The continuous search for improvement in all game actions at this level of volleyball means that the differences between some teams may be minute. Consequently, the appraisal of the criteria that affect the performance of actions is of vital importance to teams. To improve the performance of the setting action, coaches should consider the influence of criteria of preceding actions (reception efficacy) in addition to criteria related to space, speed, and setting technique. Moreover, it would be advisable not to train only “in the system” but also situations “out of the system” with the aim of achieving some independence between actions, that is, the setter manages to perform assignments efficiently and in specific areas, independently of the conditions in which the ball arrives. Specifically, receivers need to increase reception efficacy in order to ensure that a greater number of balls reach the ideal sets area and to avoid negatively affecting the set. Our results also suggest that setters should make as many jumps sets as possible and be variable concerning the set’s area and the set tempo, preferably making a quick play.
Data Availability Statement
All datasets generated for this study are included in the article/supplementary material.
The study is exempt from ethical approval because the observation of the game actions does not pose any risk to the participants. It was found to be in accordance with Spanish and international guidelines for scientific research involving humans.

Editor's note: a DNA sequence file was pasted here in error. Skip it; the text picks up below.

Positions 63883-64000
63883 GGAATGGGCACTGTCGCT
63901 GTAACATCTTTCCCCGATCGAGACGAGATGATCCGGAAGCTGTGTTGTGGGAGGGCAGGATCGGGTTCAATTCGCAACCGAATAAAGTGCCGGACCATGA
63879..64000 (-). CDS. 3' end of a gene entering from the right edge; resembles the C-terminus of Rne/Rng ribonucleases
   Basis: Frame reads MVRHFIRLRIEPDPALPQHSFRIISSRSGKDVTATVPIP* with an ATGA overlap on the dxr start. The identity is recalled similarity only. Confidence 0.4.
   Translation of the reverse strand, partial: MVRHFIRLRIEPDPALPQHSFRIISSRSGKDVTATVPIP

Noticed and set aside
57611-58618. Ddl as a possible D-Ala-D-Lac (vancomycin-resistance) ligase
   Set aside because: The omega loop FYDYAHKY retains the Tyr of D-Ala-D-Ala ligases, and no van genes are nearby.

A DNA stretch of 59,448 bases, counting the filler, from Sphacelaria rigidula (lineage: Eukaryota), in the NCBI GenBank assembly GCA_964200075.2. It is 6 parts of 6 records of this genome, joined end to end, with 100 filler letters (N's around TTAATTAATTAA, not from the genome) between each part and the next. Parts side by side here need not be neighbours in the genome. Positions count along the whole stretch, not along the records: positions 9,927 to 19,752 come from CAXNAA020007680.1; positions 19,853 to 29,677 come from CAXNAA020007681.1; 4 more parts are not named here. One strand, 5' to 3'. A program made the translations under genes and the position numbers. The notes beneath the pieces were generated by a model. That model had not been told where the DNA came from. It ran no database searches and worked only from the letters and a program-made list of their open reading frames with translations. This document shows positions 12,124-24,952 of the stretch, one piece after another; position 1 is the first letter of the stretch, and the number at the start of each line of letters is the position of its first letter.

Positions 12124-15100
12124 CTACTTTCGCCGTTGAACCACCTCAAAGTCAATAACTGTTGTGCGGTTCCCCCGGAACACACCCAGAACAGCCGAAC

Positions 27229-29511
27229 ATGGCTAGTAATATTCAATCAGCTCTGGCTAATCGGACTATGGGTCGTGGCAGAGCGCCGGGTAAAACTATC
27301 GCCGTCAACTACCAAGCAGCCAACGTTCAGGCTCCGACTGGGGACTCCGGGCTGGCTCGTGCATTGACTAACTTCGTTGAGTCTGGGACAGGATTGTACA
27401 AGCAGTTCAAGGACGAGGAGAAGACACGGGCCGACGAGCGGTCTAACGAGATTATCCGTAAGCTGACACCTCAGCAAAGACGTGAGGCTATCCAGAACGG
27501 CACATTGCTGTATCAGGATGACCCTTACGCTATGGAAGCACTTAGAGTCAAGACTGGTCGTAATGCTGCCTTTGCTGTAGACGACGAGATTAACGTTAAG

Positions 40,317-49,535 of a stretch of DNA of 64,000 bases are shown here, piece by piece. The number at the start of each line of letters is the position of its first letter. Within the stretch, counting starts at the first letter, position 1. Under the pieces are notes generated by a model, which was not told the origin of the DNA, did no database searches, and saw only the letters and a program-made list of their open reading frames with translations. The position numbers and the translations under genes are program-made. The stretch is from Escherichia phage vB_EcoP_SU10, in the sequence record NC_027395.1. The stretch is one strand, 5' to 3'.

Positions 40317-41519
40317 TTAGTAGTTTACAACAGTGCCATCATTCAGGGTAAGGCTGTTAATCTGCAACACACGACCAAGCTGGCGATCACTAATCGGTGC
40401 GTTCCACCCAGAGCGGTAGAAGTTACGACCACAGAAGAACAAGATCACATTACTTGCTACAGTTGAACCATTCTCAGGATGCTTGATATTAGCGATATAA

JG-S and MM designed the study. JG-S wrote the original manuscript. All authors critically reviewed and revised the draft., read and approved the final version of the manuscript, and agree with the order of presentation of the authors.
Conflict of Interest
The authors declare that the research was conducted in the absence of any commercial or financial relationships that could be construed as a potential conflict of interest.
This study belongs to the doctoral thesis called Analysis of the variables that affect the reception and the setting in volleyball, made by JG-S at the University of Extremadura (González-Silva, 2019). This study was made possible thanks to the contribution of the Consejería de Economía e Infraestructuras de la Junta de Extremadura (Spain) through the European Regional Development fund: A way to make Europe (GR18129).
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Keywords: performance, volleyball, set, high level, male
Citation: González-Silva J, Fernández-Echeverría C, Conejero M and Moreno MP (2020) Characteristics of Serve, Reception and Set That Determine the Setting Efficacy in Men’s Volleyball. Front. Psychol. 11:222. doi: 10.3389/fpsyg.2020.00222
Received: 19 April 2019; Accepted: 31 January 2020;
Published: 18 February 2020.
Edited by:Rubén Maneiro, Pontifical University of Salamanca, Spain
Reviewed by:Patrícia Coutinho, University of Porto, Portugal
Verónica Morales-Sánchez, Universidad de Málaga, Spain
Copyright © 2020 González-Silva, Fernández-Echeverría, Conejero and Moreno. This is an open-access article distributed under the terms of the Creative Commons Attribution License (CC BY). The use, distribution or reproduction in other forums is permitted, provided the original author(s) and the copyright owner(s) are credited and that the original publication in this journal is cited, in accordance with accepted academic practice. No use, distribution or reproduction is permitted which does not comply with these terms.
*Correspondence: Carmen Fernández-Echeverría, Cfecheverria@us.es